The particular–universal distinction: A dogma of metaphysics?

Mind 114 (455):565-614 (2005)
Abstract
Is the assumption of a fundamental distinction between particulars and universals another unsupported dogma of metaphysics? F. P. Ramsey famously rejected the particular–universal distinction but neglected to consider the many different conceptions of the distinction that have been advanced. As a contribution to the (inevitably) piecemeal investigation of this issue three interrelated conceptions of the particular–universal distinction are examined: (i) universals, by contrast to particulars, are unigrade; (ii) particulars are related to universals by an asymmetric tie of exemplification; (iii) universals are incomplete whereas particulars are complete. It is argued that these conceptions are wanting in several respects. Sometimes they fail to mark a significant division amongst entities. Sometimes they make substantial demands upon the shape of reality; once these demands are understood aright it is no longer obvious that the distinction merits our acceptance. The case is made via a discussion of the possibility of multigrade universals.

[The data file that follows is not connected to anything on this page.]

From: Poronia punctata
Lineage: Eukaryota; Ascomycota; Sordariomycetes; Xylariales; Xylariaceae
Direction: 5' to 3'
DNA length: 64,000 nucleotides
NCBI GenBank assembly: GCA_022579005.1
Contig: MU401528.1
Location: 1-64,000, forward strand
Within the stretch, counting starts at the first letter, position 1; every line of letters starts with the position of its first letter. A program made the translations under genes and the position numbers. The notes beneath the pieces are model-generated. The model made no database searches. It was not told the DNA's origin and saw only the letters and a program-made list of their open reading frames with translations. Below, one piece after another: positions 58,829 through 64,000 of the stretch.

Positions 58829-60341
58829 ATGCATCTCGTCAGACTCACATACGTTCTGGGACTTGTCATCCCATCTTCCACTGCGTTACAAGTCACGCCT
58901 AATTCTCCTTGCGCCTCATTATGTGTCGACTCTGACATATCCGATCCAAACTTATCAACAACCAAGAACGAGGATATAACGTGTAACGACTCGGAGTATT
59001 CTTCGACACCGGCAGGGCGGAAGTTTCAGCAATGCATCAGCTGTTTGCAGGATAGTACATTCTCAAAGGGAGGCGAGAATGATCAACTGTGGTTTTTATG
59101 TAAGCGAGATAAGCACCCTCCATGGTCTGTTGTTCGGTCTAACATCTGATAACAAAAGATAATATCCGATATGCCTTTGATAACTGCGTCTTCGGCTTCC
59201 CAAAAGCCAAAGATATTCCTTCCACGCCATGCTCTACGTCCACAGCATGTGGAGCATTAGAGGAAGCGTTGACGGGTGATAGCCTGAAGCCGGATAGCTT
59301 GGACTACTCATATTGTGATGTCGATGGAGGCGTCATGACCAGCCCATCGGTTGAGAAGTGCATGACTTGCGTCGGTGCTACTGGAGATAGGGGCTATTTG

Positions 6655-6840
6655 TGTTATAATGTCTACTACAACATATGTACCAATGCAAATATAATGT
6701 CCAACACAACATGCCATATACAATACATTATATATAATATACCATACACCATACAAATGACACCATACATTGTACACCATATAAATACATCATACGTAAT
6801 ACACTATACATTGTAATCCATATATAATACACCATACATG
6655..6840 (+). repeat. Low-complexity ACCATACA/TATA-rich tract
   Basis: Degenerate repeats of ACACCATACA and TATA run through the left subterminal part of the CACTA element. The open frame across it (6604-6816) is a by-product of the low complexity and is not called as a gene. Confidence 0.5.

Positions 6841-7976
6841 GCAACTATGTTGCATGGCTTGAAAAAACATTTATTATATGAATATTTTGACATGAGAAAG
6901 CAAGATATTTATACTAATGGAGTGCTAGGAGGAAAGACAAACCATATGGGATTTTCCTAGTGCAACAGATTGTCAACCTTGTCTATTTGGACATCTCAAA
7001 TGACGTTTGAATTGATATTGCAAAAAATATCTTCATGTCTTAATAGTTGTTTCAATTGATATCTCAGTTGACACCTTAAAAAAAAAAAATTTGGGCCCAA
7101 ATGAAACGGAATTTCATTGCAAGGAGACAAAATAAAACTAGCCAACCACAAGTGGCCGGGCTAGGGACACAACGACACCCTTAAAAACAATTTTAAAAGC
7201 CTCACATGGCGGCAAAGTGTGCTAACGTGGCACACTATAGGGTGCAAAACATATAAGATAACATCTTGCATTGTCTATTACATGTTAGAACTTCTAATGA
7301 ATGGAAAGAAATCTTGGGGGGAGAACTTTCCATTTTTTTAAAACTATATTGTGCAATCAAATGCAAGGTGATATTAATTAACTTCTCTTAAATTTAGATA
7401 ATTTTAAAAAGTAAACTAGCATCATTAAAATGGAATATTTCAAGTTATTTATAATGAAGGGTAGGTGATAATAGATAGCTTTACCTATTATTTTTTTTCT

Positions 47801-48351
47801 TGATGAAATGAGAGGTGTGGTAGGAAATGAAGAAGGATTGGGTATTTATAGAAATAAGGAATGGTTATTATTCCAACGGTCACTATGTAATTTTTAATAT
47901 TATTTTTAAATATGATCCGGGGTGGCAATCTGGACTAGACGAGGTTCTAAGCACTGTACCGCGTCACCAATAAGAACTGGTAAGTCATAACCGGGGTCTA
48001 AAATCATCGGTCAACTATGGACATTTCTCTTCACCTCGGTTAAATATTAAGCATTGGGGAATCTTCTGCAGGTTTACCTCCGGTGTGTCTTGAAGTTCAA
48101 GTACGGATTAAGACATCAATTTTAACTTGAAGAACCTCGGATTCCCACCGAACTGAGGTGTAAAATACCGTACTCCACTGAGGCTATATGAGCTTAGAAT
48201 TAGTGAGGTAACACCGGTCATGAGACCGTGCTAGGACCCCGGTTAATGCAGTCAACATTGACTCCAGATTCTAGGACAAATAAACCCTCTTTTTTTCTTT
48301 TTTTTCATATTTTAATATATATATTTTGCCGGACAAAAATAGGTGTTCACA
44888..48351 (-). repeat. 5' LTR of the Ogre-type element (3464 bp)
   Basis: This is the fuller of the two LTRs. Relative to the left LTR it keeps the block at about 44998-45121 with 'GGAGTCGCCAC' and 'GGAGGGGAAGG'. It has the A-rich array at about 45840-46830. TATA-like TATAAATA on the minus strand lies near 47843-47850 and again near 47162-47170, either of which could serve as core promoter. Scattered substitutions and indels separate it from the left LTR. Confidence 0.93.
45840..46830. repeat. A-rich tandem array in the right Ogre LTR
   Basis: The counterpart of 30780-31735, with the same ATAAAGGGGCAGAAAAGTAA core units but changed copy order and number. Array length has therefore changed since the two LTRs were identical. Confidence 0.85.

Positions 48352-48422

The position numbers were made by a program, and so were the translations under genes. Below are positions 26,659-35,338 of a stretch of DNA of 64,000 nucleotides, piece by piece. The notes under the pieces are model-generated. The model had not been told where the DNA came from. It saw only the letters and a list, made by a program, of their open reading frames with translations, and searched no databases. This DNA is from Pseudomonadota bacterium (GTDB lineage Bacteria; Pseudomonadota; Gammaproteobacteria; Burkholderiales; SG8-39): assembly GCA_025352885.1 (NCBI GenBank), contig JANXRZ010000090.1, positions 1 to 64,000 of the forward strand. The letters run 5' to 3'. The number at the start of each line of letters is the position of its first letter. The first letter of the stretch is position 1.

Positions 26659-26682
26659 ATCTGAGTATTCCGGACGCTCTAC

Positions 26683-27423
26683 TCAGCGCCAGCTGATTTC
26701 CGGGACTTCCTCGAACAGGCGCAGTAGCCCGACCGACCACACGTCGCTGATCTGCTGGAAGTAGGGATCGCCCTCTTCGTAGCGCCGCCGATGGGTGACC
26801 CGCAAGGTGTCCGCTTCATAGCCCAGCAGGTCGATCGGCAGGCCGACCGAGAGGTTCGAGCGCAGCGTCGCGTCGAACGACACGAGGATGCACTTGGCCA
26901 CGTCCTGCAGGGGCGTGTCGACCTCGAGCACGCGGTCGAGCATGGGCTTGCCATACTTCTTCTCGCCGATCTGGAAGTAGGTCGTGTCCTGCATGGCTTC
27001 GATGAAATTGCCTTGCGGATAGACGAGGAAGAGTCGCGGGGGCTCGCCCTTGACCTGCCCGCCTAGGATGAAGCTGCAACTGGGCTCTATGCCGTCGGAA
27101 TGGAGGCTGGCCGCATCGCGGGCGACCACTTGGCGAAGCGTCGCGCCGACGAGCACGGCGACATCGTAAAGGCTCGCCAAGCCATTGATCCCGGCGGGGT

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Citations of this work BETA
William Bynoe (2011). Against the Compositional View of Facts. Australasian Journal of Philosophy 89 (1):91-100.
Chad Carmichael (2010). Universals. Philosophical Studies 150 (3):373-89.
Mark Textor (2009). Unsaturatedness: Wittgenstein's Challenge, Frege's Answer. Proceedings of the Aristotelian Society 109 (1pt1):61-82.
Maya Eddon (2013). Quantitative Properties. Philosophy Compass 8 (7):633-645.

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